Between now and the end of 2008, 70 percent of our Ford, Lincoln and Mercury lineup by volume will be all-new or significantly freshened. That includes strong new vehicles in new segments like the new Ford Edge and Lincoln MKX crossovers that go on sale in November – and our new Super Duty pickup, which we will reveal in two weeks.

Our plans also include some vehicles you haven't seen yet – like the next-generation F-150.

Since January, we have dramatically expanded our original plans for the next-generation

F-150 which goes on sale in 2008. As a sign of just how serious we are about truck leadership,

we literally stopped development for two months earlier this year, and we took a look at every element of the product to ensure we remain America's unquestioned truck leader.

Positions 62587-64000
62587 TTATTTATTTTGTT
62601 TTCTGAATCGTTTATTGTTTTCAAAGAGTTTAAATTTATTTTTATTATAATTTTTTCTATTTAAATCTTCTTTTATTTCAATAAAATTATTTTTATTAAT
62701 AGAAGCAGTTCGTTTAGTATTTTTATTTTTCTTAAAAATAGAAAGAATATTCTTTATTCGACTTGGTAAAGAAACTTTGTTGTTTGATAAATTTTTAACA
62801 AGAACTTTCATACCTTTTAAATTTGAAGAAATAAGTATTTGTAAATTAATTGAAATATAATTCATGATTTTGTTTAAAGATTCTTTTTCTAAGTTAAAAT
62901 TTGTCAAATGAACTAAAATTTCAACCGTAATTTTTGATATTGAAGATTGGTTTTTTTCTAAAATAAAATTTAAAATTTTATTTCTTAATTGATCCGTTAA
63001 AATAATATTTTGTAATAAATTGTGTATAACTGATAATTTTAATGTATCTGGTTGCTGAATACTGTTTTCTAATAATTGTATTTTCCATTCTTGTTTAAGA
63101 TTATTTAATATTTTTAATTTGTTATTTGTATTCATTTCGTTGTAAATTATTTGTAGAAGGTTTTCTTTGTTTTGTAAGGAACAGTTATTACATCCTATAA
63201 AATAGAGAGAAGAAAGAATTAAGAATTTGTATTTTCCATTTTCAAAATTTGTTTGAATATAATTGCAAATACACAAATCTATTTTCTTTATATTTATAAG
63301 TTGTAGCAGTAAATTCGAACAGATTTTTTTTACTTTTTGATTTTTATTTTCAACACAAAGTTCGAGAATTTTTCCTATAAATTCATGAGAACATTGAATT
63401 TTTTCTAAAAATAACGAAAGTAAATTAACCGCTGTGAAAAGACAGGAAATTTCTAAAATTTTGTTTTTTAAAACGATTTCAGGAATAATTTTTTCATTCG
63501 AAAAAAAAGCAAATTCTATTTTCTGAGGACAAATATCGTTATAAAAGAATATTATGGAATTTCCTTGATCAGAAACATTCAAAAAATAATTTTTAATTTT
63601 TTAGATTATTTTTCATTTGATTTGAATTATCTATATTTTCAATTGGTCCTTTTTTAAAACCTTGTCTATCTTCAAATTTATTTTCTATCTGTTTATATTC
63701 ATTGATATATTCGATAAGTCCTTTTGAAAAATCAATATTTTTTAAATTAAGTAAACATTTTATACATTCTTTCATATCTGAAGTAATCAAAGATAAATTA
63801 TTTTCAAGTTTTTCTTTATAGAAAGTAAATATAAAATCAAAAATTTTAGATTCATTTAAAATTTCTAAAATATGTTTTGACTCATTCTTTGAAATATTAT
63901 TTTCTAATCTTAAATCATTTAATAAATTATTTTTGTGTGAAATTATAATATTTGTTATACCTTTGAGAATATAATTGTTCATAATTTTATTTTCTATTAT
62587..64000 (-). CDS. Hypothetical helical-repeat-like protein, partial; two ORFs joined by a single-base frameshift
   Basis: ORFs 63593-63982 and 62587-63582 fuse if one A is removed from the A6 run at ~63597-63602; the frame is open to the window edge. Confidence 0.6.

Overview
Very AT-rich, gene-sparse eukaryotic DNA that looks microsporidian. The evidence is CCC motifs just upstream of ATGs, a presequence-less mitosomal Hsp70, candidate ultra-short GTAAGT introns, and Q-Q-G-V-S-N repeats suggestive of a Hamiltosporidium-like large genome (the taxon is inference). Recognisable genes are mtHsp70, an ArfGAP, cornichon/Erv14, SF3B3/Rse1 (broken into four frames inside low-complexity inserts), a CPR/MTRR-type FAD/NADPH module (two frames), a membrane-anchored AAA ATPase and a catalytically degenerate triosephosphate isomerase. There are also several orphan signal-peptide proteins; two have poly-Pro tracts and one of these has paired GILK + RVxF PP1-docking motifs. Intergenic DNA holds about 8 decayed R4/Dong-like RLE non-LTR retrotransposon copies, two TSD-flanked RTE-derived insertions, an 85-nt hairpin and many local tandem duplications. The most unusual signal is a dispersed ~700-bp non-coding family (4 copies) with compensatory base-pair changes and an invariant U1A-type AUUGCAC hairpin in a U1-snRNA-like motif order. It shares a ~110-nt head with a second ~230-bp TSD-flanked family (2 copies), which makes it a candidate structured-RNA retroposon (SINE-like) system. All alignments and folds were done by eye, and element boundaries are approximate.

The results are substantial, including a full redesign of the product from front to back,

more innovative customer features and technologies, and an even stronger powertrain lineup.

That, by the way, includes adding higher performance gas and clean diesel options for the

F-150 beyond 2008.

What else has changed? More Mustangs.

We added additional Mustang derivatives to our near-term product plans – to ensure we have at least one new Mustang every year. One of those will be the return of the Bullitt, and it's coming in 2008.

To help us earn our fair share of the growing market for small SUVs, we're also introducing redesigned gas and hybrid versions of the Ford Escape and Mercury Mariner, which go on sale early next year.

Also coming next year are updated versions of the Ford Five Hundred, Ford Freestyle and the Mercury Montego. They include bolder styling, upgraded interiors and more powerful engines.

We also have an updated Ford Focus coming next year with new interior and exterior styling